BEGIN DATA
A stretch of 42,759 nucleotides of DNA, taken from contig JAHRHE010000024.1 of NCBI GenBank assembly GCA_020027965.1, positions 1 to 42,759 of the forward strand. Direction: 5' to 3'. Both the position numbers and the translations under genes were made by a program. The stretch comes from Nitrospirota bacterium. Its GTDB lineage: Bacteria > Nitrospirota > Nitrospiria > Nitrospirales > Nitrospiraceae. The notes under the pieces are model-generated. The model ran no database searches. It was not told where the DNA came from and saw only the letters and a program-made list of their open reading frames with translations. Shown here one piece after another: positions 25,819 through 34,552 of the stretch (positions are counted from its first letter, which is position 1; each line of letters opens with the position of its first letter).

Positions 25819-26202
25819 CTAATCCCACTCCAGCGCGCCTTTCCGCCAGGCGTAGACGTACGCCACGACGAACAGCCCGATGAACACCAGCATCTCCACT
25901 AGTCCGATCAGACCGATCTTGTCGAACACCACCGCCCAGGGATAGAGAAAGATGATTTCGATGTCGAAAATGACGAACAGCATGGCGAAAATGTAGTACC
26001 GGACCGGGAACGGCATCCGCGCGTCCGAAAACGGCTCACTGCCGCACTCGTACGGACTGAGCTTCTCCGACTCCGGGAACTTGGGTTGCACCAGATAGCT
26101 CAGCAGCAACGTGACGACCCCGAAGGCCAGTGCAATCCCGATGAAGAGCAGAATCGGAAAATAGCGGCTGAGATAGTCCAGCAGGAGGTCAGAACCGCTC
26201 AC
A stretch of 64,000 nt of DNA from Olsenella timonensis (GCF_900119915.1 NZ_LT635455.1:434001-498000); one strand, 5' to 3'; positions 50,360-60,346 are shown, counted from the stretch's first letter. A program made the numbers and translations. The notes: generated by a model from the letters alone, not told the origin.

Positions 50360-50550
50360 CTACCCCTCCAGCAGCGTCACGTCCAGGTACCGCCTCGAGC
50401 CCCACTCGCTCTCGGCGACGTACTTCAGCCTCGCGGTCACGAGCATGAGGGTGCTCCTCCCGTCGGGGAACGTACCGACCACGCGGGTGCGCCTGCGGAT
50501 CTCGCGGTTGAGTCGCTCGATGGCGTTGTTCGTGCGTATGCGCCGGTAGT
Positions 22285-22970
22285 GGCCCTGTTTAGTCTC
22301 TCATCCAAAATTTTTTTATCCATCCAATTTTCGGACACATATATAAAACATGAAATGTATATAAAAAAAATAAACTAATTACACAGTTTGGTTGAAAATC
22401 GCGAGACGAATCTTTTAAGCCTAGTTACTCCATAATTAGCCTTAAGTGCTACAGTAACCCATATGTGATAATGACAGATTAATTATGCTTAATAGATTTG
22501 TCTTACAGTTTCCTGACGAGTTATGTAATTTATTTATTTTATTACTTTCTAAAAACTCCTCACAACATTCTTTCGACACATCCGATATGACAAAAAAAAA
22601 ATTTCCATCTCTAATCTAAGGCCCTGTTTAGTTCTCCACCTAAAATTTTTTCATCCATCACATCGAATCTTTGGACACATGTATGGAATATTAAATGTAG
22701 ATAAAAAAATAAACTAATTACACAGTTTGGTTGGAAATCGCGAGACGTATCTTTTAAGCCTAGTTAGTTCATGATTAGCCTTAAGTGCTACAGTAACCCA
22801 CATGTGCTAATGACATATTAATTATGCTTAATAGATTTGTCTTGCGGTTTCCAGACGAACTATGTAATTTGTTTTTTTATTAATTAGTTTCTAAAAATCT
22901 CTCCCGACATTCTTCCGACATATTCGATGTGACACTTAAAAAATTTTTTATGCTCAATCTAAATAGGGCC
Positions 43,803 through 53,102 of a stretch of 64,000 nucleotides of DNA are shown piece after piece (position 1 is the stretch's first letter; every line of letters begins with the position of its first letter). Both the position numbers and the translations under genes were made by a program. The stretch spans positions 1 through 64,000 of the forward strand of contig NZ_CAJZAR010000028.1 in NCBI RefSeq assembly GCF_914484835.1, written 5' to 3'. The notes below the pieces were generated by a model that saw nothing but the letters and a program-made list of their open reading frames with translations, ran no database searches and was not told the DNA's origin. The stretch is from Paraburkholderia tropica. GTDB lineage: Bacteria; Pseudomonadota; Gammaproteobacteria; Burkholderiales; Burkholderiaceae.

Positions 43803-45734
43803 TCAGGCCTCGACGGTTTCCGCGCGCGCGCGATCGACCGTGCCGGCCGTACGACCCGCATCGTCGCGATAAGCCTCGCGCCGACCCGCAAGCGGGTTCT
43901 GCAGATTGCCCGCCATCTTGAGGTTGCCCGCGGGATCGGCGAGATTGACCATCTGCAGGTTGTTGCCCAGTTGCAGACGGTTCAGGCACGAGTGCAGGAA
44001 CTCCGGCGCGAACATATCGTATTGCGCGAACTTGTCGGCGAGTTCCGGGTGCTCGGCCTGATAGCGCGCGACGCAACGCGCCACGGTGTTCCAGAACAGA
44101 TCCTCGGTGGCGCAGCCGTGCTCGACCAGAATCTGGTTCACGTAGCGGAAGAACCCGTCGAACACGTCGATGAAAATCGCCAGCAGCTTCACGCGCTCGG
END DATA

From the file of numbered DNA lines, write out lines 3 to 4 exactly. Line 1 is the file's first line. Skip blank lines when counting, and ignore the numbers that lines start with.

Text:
25819 CTAATCCCACTCCAGCGCGCCTTTCCGCCAGGCGTAGACGTACGCCACGACGAACAGCCCGATGAACACCAGCATCTCCACT
25901 AGTCCGATCAGACCGATCTTGTCGAACACCACCGCCCAGGGATAGAGAAAGATGATTTCGATGTCGAAAATGACGAACAGCATGGCGAAAATGTAGTACC